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Tuesday, February 15, 2011

It was leverage stupid! And that always plays a role in most all finacial meltdowns.


http://www.nytimes.com/roomfordebate/2011/01/30/was-the-financial-crisis-avoidable/address-excessive-leverage

2 comments:

jay said...

Yes, leverage is the problem! Housing policy alone could never have caused the crisis because it would have dried up savings from both directions. The increase in loans reduces the supply of savings/loanable funds. The consumption that is a result of increased leverage also causes savers to spend and invest, further reducing the supply of loanable funds. The reduction in the real supply of savings would have driven rates up before the bubble even began. It is the control of the interest rate and Fed's guarantee to supply more credit that creates bubbles and devalues our currency. $1 today will buy what $0.02 would buy in 1913.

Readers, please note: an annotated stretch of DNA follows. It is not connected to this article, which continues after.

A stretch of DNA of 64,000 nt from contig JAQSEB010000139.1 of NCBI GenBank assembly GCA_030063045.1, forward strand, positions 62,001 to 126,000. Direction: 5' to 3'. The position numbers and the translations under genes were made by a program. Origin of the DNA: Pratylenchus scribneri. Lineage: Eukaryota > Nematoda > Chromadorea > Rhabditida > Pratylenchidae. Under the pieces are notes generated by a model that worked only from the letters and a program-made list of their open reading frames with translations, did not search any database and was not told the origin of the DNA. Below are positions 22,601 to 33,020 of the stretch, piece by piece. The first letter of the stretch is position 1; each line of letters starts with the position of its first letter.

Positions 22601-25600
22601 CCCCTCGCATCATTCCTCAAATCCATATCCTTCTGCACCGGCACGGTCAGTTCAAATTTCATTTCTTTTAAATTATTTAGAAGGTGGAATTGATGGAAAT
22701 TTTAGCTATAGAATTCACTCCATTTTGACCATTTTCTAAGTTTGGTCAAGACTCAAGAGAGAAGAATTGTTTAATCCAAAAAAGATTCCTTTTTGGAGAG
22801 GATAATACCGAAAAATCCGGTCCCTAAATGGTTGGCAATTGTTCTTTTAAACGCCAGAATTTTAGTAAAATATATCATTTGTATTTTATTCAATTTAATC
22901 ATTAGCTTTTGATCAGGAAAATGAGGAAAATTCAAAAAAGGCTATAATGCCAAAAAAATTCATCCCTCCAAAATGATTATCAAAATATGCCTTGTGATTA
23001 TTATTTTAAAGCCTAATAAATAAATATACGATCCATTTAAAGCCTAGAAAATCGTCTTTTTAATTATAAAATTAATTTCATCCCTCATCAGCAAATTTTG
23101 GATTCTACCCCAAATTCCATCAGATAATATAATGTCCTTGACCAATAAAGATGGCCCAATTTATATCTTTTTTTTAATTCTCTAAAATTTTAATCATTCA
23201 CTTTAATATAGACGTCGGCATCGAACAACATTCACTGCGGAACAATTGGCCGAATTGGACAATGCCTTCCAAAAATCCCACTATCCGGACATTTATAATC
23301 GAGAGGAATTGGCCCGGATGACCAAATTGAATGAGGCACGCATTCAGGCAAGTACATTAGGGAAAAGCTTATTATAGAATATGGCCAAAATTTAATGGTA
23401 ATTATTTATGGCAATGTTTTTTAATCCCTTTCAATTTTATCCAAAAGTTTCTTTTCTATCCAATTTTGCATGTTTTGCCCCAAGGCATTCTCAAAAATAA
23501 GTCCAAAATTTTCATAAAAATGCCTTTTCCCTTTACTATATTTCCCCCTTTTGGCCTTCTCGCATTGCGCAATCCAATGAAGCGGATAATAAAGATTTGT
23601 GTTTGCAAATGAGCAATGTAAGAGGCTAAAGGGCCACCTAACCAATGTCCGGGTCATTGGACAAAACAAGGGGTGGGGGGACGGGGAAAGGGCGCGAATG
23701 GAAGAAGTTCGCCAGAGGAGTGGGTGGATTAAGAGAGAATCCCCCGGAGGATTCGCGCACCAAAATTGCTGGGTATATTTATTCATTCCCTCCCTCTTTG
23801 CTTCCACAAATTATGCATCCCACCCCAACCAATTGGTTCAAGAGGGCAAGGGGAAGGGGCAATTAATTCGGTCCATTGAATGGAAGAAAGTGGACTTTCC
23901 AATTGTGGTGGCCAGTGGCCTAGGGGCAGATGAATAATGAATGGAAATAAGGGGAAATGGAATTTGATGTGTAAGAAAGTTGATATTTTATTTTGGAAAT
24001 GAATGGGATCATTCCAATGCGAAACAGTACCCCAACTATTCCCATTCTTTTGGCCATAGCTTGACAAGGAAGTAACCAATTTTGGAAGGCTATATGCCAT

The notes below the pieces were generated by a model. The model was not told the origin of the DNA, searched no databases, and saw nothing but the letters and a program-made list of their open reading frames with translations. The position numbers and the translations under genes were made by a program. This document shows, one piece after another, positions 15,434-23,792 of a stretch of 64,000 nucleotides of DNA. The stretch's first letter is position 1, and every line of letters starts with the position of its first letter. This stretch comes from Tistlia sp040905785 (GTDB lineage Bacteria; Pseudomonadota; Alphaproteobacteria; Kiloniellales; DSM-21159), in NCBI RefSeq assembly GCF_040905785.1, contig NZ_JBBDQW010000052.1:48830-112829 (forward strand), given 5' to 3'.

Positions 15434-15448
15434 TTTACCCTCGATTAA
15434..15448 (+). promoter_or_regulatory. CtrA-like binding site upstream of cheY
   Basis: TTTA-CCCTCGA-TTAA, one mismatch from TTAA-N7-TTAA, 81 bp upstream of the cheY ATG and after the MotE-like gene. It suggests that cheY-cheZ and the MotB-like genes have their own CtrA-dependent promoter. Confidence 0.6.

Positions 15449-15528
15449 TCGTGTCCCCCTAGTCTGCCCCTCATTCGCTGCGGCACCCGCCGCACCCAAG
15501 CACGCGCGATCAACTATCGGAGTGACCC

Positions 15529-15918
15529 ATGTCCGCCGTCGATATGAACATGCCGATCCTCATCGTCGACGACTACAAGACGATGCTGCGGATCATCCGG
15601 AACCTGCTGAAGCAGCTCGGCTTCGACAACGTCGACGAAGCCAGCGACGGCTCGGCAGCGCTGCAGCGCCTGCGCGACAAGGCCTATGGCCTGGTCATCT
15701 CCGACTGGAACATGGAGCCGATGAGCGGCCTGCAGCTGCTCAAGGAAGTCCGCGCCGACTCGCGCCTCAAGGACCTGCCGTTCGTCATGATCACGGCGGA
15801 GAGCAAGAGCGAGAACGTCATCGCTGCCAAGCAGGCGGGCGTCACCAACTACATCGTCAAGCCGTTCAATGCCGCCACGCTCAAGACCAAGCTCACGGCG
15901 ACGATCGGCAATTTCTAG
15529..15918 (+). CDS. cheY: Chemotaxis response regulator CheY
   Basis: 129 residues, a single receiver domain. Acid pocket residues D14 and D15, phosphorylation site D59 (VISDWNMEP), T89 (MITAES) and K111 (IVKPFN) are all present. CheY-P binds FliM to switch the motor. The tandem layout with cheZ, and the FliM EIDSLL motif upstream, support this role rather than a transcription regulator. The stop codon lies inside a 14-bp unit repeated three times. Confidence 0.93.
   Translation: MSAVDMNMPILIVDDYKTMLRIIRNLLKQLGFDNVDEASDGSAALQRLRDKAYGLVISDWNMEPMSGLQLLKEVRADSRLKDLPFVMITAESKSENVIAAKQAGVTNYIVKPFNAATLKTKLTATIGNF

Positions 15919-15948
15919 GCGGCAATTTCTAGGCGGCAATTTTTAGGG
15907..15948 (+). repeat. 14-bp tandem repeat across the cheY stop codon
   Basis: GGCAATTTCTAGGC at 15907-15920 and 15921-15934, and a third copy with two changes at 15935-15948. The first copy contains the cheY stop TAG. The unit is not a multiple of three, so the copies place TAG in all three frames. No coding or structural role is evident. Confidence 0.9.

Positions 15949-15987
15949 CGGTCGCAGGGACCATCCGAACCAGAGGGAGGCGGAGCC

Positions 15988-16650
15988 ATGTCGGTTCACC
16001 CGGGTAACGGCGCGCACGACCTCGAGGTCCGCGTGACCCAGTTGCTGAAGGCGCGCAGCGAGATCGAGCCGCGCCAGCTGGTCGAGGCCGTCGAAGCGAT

If banks were not subsidized by the Fed and FDIC and tax payers then their sole concern would be determining depositor's demand for their own money so that they could attempt to make a little on what they have determined is safe to lend. The 10% reserve ratio is a joke, the market should determine reserves and the most conservative banks should always be most successful, not those who take the most risk. A free market would never lead to a situation in which people were competing to produce and sell junk loans as quickly as possible.

Its funny, all of the mistakes that the government has made actually prove that the market is very rational. Deductions for health insurance and health care destroy price competition because everyone wants to pay with before tax dollars via a third party. Easy money leads to over consumption and credit bubbles. Entitlement programs lead to welfare queens and make people compete to appear worst off. My mother has been teaching for about 30 years now and she once had a young student approach her and tell her that white people were stupid. He said, "If you went to get a welfare check you would probably go dressed just as you are wouldn't you?" My mother said well yes I guess I would. He was very proud to inform her that his mother puts on her worst clothes and then goes and picks up a few of the neighborhood kids and makes them take off their shoes and come into the welfare office with her. Given the incentives, this sounds to me like very rational behavior from even the poorest in society.

Jeffrey said...

Could you tell it was me? Different account :)